By Daniel Tseghay
On Monday, November 26, Maple Leaf Foods announced it would be closing three poultry facilities in Ontario employing hundreds of members of both United Food and Commercial Workers (UFCW) Local 175 and Local 1006A.
By 2021, the St. Marys plant, employing 485 Local 175 members will close. And by 2022, the Brampton plant, with its 324 Local 175 members, will shut down alongside the Toronto plant which employs 680 Local 1006A members.
“Even though it’s a few years off, getting news a month before Christmas that your job is disappearing will naturally cause people some concern,” said Tim Deelstra, Engagement & Media Relations Strategist for Local 175, in an interview with Rankandfile.ca
Maple Leaf Foods said they’re consolidating their operations by opening a new facility in London, Ontario by the spring of 2021. The facility, that should employ about 1,450 workers, and costing roughly $660 million, will be funded with help from both the federal and the provincial government. The federal government is giving Maple Leaf Foods $20 million, and Ontario is giving $34.5 million for the new plant.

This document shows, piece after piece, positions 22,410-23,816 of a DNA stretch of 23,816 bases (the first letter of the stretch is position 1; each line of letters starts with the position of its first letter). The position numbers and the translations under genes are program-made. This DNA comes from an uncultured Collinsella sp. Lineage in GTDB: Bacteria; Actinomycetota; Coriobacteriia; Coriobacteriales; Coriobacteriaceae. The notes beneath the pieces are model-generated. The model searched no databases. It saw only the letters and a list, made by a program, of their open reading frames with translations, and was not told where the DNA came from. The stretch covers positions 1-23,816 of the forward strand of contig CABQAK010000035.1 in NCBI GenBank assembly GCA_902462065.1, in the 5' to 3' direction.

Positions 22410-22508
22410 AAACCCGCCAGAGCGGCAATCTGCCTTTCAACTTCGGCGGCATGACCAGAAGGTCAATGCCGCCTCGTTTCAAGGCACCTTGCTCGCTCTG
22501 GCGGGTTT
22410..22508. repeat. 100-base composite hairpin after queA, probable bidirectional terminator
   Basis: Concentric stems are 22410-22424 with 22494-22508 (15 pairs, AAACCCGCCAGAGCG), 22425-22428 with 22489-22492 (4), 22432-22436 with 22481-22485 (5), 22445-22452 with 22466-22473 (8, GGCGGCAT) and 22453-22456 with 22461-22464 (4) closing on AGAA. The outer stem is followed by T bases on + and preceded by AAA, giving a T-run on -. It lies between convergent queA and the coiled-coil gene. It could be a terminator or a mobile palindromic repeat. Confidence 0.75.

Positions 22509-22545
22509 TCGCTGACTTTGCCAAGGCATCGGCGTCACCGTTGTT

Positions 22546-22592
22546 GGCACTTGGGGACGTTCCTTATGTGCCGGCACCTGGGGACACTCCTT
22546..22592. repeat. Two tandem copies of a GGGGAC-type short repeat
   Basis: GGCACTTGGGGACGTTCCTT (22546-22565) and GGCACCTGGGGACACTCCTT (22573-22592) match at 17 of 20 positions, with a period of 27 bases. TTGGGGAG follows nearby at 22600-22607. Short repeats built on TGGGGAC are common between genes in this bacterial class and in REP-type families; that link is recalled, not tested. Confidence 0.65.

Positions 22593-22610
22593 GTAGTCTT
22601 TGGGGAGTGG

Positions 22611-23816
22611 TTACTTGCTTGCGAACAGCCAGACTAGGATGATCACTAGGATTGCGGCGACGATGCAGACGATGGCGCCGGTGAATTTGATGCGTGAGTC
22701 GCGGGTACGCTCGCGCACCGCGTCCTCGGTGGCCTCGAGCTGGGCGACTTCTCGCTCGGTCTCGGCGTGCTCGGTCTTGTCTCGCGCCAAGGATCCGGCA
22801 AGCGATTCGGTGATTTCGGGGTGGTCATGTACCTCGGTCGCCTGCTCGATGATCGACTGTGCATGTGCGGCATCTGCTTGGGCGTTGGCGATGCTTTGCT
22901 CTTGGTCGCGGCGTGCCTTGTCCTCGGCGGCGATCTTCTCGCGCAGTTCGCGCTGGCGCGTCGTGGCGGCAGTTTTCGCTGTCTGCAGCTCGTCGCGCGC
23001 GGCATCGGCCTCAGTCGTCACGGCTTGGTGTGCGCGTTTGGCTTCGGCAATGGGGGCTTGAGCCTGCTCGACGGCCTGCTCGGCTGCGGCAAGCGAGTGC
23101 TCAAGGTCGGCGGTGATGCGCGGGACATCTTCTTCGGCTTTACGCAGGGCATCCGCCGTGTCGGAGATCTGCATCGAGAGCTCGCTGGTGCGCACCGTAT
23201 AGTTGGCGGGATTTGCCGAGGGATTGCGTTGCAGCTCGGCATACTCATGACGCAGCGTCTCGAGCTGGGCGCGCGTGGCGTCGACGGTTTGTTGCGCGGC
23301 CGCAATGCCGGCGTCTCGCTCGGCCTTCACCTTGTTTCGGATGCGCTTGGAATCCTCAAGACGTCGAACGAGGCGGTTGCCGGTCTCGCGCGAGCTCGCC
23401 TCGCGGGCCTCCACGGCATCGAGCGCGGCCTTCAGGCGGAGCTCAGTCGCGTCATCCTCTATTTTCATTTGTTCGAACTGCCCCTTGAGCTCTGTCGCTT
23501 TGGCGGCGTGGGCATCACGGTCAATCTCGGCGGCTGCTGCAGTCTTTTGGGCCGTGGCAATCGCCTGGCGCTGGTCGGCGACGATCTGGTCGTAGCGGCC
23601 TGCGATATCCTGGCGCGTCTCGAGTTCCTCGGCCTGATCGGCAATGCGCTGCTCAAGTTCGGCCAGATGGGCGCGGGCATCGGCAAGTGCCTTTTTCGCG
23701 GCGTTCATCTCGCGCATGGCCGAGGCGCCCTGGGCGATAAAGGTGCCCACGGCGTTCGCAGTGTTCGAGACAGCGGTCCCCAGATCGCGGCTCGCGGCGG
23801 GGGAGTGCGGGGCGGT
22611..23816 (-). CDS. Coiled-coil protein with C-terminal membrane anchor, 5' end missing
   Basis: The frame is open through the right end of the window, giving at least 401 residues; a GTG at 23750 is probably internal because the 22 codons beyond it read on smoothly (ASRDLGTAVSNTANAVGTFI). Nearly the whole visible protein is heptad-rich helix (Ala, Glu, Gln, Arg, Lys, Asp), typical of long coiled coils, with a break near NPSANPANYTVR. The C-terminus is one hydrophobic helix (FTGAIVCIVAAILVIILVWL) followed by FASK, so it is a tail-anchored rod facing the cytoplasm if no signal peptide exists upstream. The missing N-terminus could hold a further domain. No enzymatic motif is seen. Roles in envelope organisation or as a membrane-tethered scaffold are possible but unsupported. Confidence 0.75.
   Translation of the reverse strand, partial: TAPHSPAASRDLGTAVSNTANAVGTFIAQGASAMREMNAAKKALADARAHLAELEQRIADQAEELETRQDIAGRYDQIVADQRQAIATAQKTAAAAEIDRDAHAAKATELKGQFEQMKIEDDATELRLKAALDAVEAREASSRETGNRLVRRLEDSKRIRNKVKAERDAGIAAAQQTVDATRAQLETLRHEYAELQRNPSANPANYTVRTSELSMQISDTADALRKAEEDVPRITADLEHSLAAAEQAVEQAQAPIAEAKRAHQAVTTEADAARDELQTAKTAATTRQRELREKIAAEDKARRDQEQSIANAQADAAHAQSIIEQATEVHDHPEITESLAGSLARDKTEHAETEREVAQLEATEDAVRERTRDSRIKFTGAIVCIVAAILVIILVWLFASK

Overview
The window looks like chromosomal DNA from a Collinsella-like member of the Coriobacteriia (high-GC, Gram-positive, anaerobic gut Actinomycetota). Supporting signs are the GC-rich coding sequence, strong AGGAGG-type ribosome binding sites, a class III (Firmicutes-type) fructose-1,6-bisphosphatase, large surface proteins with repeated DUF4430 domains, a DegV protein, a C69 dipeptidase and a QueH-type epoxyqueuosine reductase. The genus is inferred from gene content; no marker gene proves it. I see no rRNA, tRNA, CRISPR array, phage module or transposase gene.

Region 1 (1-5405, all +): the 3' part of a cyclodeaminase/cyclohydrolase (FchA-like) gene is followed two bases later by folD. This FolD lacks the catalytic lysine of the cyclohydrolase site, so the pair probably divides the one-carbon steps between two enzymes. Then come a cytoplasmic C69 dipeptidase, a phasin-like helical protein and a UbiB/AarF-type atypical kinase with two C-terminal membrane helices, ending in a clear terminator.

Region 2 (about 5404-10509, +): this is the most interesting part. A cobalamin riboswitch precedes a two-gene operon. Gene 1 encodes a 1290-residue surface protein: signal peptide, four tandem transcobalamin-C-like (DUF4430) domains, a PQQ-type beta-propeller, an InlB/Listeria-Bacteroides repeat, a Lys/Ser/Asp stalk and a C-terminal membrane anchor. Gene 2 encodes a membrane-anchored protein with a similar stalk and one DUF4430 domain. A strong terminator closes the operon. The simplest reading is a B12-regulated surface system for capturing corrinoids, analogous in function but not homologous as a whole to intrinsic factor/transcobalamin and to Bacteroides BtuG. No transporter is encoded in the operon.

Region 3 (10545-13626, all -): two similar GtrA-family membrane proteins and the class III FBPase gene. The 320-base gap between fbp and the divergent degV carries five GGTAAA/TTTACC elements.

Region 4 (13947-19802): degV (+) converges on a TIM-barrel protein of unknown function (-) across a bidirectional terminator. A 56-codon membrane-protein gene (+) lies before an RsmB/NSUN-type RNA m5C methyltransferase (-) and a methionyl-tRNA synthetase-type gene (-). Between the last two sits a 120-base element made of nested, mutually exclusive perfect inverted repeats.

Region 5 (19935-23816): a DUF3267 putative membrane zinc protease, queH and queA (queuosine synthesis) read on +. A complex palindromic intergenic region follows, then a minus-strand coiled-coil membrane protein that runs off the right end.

“The company says they’re going to work to try to find some kind of transition for employees, including potentially having them move to this new facility or to other Maple Leaf facilities in Ontario but we don’t have details about that yet,” said Deelstra about the discussions that are now underway between the company and the union. “Our intent will be to save as many good unionized jobs as we can for our members.”
St. Marys Mayor, Al Strathdee, expressed concern over what this means for workers forced to consider commuting or relocating to nearby London. “If you have a kid in daycare or all these type of things, it can mean a total lifestyle change so it’s very disappointing,” he was quoted as saying by Global News. He continued by noting the prioritizing of bigger cities over rural towns.
“Certainly as this new plant is going to receive significant provincial and federal funding it will be our intent to go talk to politicians of all stripes to talk about the human impact of this too,” said Deelstra. “If they’re prepared to invest in Maple Leaf they should also be prepared to invest in Ontario’s constituents.”